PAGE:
2. The FTC’s advantages as a litigant: Plaintiffs have trouble bringing and winning discrimination claims. However, the FTC has a few advantages. It can bring claims based on likely harm rather than realized harm. The FTC has the authority and resources to conduct investigation and gather evidence. It is also not bound by contractual concerns, such as arbitration clauses. 
  3. Alternative notions of fairness: Discrimination law is limited to disparate treatment and disparate impact doctrine. The FTC can rely on other notions of fairness. For example, the FTC can pursue cases of “differential validity” in which the performance of a product or the accuracy of a decision-making process differs between groups, even if it doesn’t produce a disparate impact. The agency has much more flexibility in interpreting the meaning of unfairness. 
  4. Evolving standards of unfairness: The ways in which unfairness can manifest in technology are not always clear. Over time, the public will learn more about how these technologies operate and discriminate. Taking inspiration from its approach to data security, the FTC can update its standards over time according to emerging consensus.

Section 5 defines unfair acts and practices as those that: 

Impose a substantial injury on consumers

  • Discrimination is a substantial harm (i.e., it is not trivial or speculative) 
    • Denial of important opportunities clearly meets this bar (e.g., jobs, housing, credit)
  • Discriminatory consumer harms might as well (e.g., not getting what you paid for)
    • Does it depend on how much a consumer spends or how important the feature is?

That cannot be reasonably avoided…

  • Technology harms might be avoidable with proper disclosure and choice, but:
    • Assessment is rarely done and when done it is a closely guarded secret 
    • Consumers lack knowledge; cannot reasonably avoid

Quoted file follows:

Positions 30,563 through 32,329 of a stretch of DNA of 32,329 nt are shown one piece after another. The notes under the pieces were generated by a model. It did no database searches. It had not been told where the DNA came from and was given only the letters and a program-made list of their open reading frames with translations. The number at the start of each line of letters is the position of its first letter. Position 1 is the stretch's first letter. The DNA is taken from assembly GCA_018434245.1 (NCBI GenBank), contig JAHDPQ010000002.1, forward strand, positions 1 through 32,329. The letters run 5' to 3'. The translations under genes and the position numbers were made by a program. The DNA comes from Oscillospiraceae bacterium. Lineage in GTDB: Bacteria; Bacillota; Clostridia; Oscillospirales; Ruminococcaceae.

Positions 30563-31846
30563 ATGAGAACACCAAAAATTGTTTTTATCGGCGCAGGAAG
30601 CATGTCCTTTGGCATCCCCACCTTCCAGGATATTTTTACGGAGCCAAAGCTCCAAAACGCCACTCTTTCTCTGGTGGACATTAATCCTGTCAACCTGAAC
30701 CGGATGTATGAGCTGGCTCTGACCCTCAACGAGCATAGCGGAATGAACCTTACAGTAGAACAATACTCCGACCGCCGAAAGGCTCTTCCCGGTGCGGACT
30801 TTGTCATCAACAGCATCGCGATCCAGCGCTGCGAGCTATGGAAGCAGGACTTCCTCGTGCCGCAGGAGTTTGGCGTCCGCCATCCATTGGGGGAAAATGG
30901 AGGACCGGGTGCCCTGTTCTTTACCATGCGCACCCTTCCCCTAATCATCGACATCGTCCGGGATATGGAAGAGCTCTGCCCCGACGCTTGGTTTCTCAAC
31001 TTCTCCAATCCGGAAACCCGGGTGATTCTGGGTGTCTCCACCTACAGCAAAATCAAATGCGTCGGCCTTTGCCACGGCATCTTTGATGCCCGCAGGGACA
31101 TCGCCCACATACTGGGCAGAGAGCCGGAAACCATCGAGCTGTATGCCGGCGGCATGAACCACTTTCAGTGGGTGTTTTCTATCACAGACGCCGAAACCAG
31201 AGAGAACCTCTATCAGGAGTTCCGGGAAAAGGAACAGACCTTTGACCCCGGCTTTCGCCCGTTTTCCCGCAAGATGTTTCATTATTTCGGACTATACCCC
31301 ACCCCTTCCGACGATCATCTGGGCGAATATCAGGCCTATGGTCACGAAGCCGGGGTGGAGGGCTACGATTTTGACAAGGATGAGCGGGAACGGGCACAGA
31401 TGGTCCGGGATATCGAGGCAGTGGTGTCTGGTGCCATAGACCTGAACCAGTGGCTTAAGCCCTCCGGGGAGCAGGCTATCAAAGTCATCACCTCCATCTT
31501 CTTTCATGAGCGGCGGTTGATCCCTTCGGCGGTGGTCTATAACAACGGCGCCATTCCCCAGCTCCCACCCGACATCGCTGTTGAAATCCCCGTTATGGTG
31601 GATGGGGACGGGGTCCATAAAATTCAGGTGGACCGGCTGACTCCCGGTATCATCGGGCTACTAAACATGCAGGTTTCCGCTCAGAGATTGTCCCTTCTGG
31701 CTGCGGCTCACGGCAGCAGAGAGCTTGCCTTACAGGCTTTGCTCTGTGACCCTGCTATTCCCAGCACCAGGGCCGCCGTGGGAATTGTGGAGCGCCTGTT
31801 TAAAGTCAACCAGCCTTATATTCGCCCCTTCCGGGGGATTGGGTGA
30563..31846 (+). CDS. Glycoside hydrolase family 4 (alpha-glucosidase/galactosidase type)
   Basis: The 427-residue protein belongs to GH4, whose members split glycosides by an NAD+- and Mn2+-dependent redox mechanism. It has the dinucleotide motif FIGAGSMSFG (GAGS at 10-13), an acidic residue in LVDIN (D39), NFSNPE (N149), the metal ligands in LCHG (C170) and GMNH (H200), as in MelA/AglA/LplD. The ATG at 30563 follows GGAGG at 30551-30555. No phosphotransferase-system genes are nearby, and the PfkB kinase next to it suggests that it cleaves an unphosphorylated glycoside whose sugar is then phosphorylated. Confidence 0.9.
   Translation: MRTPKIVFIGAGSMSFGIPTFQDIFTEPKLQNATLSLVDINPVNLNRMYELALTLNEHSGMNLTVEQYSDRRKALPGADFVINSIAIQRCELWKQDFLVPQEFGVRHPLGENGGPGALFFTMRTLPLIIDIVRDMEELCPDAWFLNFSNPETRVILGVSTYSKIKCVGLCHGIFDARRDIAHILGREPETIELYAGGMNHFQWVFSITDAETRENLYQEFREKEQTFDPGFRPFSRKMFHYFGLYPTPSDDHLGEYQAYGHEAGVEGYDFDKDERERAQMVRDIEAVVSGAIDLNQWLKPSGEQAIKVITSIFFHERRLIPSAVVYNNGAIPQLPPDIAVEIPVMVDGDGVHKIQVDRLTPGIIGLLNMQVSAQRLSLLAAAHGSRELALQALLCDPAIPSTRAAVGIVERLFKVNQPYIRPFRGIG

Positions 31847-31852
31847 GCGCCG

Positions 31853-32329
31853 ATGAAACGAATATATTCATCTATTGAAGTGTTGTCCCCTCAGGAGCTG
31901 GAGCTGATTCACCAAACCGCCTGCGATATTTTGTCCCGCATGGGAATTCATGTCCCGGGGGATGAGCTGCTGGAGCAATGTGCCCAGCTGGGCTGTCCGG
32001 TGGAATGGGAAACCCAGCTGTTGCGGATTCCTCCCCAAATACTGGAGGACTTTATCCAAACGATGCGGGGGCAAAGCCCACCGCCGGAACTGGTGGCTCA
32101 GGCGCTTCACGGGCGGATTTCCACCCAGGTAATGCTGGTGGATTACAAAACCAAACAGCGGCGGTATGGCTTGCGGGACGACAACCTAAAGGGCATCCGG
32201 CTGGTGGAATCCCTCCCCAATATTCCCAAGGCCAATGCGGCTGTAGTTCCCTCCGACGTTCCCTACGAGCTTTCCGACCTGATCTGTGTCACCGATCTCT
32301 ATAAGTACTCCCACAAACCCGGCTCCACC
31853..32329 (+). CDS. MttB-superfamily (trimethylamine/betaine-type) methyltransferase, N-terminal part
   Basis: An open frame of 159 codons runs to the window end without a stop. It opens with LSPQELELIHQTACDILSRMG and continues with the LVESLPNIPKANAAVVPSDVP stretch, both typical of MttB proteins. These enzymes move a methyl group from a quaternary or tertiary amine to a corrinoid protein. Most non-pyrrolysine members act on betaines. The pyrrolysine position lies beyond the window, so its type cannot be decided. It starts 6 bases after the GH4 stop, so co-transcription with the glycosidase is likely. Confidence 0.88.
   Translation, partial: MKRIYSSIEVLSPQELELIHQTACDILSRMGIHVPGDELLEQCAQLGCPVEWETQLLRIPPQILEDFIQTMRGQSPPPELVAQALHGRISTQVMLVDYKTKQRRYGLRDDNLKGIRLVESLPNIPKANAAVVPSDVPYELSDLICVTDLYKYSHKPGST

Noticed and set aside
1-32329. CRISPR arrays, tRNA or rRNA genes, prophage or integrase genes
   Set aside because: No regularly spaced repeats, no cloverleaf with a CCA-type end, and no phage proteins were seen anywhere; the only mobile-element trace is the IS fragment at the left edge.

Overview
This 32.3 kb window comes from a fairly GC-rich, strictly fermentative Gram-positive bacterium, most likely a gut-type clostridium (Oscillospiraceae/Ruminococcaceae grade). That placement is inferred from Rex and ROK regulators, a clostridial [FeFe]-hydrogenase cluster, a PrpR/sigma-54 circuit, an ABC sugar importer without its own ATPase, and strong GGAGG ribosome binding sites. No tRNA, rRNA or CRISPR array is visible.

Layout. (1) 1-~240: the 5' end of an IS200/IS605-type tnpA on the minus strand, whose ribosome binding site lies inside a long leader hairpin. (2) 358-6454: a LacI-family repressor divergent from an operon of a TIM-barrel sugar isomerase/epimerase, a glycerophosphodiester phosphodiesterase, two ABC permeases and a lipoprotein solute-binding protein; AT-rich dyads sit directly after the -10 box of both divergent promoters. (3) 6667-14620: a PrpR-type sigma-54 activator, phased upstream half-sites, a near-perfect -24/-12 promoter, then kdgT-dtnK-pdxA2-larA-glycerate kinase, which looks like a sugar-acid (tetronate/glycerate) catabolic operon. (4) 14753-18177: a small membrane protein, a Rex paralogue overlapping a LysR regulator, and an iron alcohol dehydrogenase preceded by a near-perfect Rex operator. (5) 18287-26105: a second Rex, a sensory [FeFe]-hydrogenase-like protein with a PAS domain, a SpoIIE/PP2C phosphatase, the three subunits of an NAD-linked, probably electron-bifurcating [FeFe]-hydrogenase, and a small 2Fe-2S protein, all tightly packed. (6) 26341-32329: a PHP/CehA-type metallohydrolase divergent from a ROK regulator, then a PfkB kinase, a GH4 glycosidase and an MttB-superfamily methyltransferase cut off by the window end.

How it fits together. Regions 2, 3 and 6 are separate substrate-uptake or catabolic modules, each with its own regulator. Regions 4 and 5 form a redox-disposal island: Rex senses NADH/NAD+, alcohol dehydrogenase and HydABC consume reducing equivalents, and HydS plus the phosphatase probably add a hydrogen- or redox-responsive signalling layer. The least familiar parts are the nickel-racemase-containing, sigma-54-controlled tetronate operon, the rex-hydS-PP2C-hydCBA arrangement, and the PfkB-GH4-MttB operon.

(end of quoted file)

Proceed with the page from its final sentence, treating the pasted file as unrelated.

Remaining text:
• Algorithmic monoculture: competitors might be doing the same thing

The cost of which outweigh any benefits to consumers.

  • Details of cost-benefit analysis are not well specified
  • Whose costs? What benefits count? 
    • As far as we can tell, no case law or settlement has spelled it out—settlements just stipulate the test is satisfied as a whole
    • Does not say anything about differential costs and benefits between groups
    • Should countervailing benefits go to the same consumers who are harmed? Or can a minority bear all harm and gain nothing? 

The FTC is well positioned to overcome the limitations of discrimination law and it has the legal authority to do so.


Regulating to Address Racial Logics

Moderated by: Ngozi Okidegbe, Assistant Professor of Law, Benjamin N. Cardozo School of Law

Chaz Arnett, Associate Professor of Law, University of Maryland 
Jessica Eaglin, Professor Of Law, Indiana University Maurer School of Law 
Amba Kak, White House Office of Science and Technology Policy
Vincent Southerland, Co-Faculty Director, Center on Race, Inequality, and the Law, NYU Law 


KEYNOTE

by Jennifer Lee, Technology & Liberty Project Manager, ACLU of Washington

Moderated by:  Ben Winters, Counsel, EPIC


Creating Actionable Rights for those Subjected to AI

Moderated by: Alan Butler, Executive Director, EPIC

PANEL:

Margot Kaminski, Associate Professor of Law, Univ. of Colorado Law School
Dr. Rumman Chowdhury, Director of ML Ethics, Transparency & Accountability, Twitter
Rachel Levinson-Waldman, Deputy Director,  Liberty & National Security Program, Brennan Center  for Justice
Jacob Metcalf, Program Director, AI on the  Ground Initiative, Data & Society